Sunday, November 25, 2012

How Microsoft Produces Cashews...

Beautiful weather, fall colors, the wonders of nature do not come to mind when one thinks of Fresno, California. But for my wife and I, relaxing in lounge chairs on a late November morning is sheer bliss. Our backyard features three towering redwoods, two large pines and a deciduous tree that I can't identify. We are frequented by playful red squirrels and a variety of bird life. Yesterday morning a woodpecker came to visit.

As we watched the Nutall's (found him on Google) hungrily peck his way between the redwood's thick folds of bark -- after all manner of bug life -- I say to Judy, "isn't it fascinating how nature, spontaneously, takes care of herself? While pursuing his breakfast, the woodpecker is protecting the tree from the life-threatening damage caused by burrowing insects, and thus helping sustain the habitat for countless other organisms." Or words to that effect...

The same can be said of markets. As Judy and I pecked at a bowl of cashews while taking in nature's perfection, we were -- at the moment as oblivious to our beneficence as was the woodpecker to his -- supporting our local community (via our grocer), the community of Pleasanton, California (where Safeway packages the nuts), the maker of the plastic tubs they come in (its owners, employees, etc.), the transportation industry, etc., etc., etc., etc., etc., etc., etc. Not to mention Microsoft, Caterpillar, Apple, Pfizer and countless other U.S. exporters. Only a desire for the stuff U.S. dollars can buy would inspire the Indian, Vietnamese, Indonesian or Tanzanian (according to the label) cashew producer to cater to the U.S. consumer. At first blush one would assume that the U.S. climate isn't conducive to cashew production -- oh but one would be profoundly mistaken. The U.S. business climate, through the production of technology, industrial equipment, pharmaceuticals and myriad other goods and services is perfectly suited to the production of cashews in India.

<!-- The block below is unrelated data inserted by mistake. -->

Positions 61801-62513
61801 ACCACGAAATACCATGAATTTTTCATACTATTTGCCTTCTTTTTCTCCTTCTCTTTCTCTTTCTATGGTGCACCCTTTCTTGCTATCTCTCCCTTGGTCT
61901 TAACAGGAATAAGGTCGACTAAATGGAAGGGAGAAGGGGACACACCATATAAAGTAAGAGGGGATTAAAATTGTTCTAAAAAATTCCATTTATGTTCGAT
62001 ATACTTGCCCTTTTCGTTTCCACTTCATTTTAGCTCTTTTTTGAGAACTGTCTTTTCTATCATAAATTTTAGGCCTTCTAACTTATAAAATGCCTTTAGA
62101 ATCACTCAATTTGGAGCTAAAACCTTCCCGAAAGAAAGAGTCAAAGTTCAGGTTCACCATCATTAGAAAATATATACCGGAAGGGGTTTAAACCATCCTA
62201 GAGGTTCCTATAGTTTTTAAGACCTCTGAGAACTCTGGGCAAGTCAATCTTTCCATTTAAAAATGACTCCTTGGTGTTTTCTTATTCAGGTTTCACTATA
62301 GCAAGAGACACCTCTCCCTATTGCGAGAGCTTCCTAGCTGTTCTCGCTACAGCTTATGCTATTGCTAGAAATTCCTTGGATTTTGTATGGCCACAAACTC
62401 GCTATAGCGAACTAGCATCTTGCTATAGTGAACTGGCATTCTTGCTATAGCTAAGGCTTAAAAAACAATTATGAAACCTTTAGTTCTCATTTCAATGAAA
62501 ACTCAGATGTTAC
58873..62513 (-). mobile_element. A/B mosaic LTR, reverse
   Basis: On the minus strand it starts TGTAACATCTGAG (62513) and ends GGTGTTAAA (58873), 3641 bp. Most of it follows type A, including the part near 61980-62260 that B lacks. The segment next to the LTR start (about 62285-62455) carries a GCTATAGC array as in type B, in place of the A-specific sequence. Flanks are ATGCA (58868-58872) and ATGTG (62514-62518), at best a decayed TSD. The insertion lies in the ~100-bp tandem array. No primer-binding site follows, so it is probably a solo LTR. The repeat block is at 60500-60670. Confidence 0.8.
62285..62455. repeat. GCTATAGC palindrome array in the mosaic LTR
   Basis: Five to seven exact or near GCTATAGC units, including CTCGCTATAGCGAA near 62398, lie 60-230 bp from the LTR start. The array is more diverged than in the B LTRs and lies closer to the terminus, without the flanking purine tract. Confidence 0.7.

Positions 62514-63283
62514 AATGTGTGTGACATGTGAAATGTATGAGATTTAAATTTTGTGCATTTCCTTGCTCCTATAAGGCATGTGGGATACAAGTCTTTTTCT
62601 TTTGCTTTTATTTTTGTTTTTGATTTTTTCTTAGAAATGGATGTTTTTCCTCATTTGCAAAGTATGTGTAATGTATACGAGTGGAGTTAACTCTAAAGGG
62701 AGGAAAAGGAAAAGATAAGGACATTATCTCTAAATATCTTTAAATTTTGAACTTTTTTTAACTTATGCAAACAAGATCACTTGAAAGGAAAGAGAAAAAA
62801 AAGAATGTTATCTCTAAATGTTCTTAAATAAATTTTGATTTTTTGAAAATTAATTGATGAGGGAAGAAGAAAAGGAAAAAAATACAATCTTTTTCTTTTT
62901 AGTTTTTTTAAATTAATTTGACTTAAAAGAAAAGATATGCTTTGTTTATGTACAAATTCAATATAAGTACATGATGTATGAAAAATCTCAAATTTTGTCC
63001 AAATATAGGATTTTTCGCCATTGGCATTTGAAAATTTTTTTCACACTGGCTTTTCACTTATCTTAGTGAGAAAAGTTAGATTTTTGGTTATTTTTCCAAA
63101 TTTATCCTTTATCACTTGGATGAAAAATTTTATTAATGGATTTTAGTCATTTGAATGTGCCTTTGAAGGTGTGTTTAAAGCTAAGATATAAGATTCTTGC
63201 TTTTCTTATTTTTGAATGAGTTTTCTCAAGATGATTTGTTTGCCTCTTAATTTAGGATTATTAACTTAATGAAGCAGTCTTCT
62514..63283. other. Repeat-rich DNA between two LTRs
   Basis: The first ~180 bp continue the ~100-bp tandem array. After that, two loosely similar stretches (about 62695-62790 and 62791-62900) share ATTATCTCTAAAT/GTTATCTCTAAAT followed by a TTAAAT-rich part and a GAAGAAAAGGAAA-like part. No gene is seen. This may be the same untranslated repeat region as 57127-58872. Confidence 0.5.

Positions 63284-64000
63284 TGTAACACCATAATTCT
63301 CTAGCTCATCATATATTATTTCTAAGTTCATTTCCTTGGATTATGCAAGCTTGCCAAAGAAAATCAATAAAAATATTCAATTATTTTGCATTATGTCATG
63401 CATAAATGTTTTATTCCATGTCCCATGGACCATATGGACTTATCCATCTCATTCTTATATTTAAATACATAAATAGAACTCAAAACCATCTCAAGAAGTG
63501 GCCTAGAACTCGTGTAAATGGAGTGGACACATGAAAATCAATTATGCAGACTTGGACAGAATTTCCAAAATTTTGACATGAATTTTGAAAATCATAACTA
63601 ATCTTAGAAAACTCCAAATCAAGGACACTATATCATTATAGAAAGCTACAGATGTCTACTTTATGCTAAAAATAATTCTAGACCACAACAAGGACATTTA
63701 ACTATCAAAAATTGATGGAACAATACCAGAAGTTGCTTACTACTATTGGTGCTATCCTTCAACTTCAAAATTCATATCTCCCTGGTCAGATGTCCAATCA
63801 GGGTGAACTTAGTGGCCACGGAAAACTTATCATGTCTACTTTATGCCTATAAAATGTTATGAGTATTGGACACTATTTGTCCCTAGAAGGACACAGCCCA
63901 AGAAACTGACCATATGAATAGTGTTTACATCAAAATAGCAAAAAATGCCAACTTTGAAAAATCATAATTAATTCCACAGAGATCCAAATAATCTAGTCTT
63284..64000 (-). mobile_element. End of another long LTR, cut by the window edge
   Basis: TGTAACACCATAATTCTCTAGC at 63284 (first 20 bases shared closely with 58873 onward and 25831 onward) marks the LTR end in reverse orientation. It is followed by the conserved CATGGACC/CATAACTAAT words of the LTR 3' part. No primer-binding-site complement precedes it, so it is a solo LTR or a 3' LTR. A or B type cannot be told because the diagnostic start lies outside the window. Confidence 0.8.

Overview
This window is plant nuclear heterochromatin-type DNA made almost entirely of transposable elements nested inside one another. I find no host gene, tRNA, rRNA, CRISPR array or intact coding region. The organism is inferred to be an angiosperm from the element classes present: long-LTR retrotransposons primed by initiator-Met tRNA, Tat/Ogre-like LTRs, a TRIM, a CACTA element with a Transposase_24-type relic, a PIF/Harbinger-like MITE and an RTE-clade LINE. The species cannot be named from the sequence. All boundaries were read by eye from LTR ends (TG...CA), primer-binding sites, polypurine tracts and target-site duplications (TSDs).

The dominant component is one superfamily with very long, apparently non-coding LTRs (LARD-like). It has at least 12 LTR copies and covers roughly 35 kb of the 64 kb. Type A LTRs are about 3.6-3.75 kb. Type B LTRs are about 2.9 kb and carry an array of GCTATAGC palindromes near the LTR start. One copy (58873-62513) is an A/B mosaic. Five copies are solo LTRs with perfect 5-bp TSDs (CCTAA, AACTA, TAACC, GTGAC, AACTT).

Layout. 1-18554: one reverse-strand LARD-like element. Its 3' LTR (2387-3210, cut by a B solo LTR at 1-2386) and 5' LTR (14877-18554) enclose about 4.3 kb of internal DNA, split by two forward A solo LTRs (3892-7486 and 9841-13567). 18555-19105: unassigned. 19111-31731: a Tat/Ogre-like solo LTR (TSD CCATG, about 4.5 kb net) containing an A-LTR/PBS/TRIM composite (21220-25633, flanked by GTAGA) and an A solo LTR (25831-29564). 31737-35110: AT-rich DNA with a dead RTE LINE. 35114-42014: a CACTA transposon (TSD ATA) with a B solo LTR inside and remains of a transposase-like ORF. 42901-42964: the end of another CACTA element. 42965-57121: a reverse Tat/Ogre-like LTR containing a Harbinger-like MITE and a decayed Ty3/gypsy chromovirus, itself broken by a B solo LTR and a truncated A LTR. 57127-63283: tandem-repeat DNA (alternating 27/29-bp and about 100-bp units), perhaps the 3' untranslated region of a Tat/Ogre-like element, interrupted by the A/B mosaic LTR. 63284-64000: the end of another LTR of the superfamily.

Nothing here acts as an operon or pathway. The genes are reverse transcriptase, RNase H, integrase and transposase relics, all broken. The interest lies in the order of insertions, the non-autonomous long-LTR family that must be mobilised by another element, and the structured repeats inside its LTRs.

No amount of government planning -- however bright the minds or good the intentions -- will ever remotely yield the universal benefits of free trade.

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